use in steerable rotary drilling, or any other downhole component having one or

more bearing surfaces which engage the wall ofthe borehole in use.

Where the component is a drill bit, it may be a rotary drag-type drill bit

having a leading face on which the cutters are mounted and a peripheral gauge

region for engagement with the walls ofthe borehole, in which case the methods

according to the invention may be used to apply bearing elements to the outer

surface ofthe gauge region.

The methods ofthe invention may also be applied to increase the wear-

resistance of surfaces of roller-cone bits or other types of rock bit.

The invention also includes within its scope a downhole component, such

as a drill bit, having at least one surface to which bearing elements have been applied by any ofthe methods referred to above, and a coated bearing element

for use in the methods defined hereinbefore.

BRIEF DESCRIPTION OF THE DRAWINGS

The following is a detailed description of embodiments ofthe invention,

reference being made to the accompanying drawings in which:

Figure 1 is a perspective view of a PDC drill bit to the gauge sections of

which wear-resistant materials have been apphed in accordance with the method

ofthe present invention,

Figure 2 is a diagrammatic enlarged cross-section of a part of the gauge

section ofthe drill bit, showing the structure ofthe wear-resistant material,

Figure 3 is a similar view to Figure 2 showing an alternative method of

forming the wear-resistant material,

Figure 4 is an enlarged view illustrating the structure of a bearing element

mounted in position,

Figure 5 is a perspective view of a rolling cutter drill bit, to the gauge

sections of which wear-resistant materials have been applied,

Figure 6 is a view of a stabiliser unit to at least part of which a wear-

resistant material has been applied,

Figure 7 is a view of a bias unit to at least part of which a wear-resistant

material has been applied, Figure 8 is a view of a bottom hole assembly of a drill string having tools

or components with surfaces to at least some of which a wear-resistant material

has been applied, and

Figure 9 is a view of another bottom hole assembly having tools or

components with surfaces to at least some of which a wear-resistant material has

been applied.

DETAILED DESCRIPTION OF THE INVENTION AND THE PREFERRED

EMBODIMENT

Referring to Figure 1: the PDC drill bit comprises a bit body 10

machined from steel and having eight blades 12 formed on the leading face ofthe

bit and extending outwardly from the axis ofthe bit body towards the peripheral

gauge region 14. Channels 16a, 16b are defined between adjacent blades.

Extending side-by-side along each of the blades 12 is a plurality of

cutting structures, indicated at 18. The precise nature ofthe cutting structures

does not form a part ofthe present invention and they may be of any appropriate

type. For example, as shown, they may comprise circular preform PDC cutting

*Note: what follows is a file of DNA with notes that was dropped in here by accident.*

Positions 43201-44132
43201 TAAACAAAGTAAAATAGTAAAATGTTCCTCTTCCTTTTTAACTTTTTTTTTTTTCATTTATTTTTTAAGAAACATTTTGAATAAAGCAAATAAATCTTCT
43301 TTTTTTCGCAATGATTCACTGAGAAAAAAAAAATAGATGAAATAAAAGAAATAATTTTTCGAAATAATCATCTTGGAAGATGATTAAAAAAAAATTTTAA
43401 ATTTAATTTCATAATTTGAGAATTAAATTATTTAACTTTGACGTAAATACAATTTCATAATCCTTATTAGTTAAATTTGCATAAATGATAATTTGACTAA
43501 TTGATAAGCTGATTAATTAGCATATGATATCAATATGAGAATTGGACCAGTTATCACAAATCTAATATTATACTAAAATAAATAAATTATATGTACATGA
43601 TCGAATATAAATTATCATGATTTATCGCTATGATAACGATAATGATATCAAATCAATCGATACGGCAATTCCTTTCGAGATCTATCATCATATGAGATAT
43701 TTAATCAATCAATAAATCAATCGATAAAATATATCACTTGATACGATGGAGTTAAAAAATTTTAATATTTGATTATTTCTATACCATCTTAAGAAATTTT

elements brazed to cylindrical carriers which are embedded or otherwise

mounted in the blades, the cutting elements each comprising a preform compact

having a polycrystalline diamond front cutting table bonded to a tungsten carbide

substrate, the compact being brazed to a cylindrical tungsten carbide carrier. In another form of cutting structure the substrate of the preform compact is of

sufficient axial length to be mounted directly in the blade, the additional carrier

then being omitted.

Back-up abrasion elements or cutters 20 may be spaced rearwardly of

some ofthe outer cutting structures, as shown.

Nozzles 22 are mounted in the surface of the bit body between the blades

12 to deliver drilling fluid outwardly along the channels, in use ofthe bit. One

or more of the nozzles may be so located that they can deliver diilling fluid to

two or more channels. All of the nozzles communicate with a central axial

passage (not shown) in the shank 24 ofthe bit, to which drilling fluid is supphed

under pressure downwardly through the drill string in known manner.

Alternate channels 16a lead to respective junk slots 26 which extend

upwardly through the gauge region 14, generally parallel to the central

longitudinal axis ofthe drill bit, so that drilling fluid flowing outwardly along

each channel 16a flows upwardly through the junk slot 26 between the bit body

and the surrounding formation, into the annulus between the drill string and the

wall ofthe borehole.

Each of the other four alternate channels 16b does not lead to a

conventional junk slot but continues right up to the gauge region 14 ofthe drill

bit. Formed in each such channel 16b adjacent gauge region is a circular opening

28 into an enclosed cylindrical passage which extends through the bit body to an outlet (not shown) on the upper side ofthe gauge region 14 which communicates

with the annulus between the drill string and the borehole.

Accordingly, the gauge region 14 of the drill bit comprises four

peripherally spaced bearing surfaces 30 each bearing surface extending between

two junk slots 26 and extending continuously across the outer end of an

intermediate channel 16b.

In accordance with the present invention, there is apphed to each

peripheral bearing surface 30 in the gauge region a wear-resistant layer

comprising an array of rectangular bearing elements 32 in mutually spaced

relationship on the bearing surface 30, each bearing element being formed, at

least in part from thermally stable polycrystalline diamond.

In the example shown in Figure 1 the bearing elements 32 are rectangular

and closely packed in parallel rows extending generally axially of the drill bit.

However, this arrangement is by way of example only and many other shapes

and arrangements of bearing elements may be employed, but still using the

methods according to the present invention. For example the bearing elements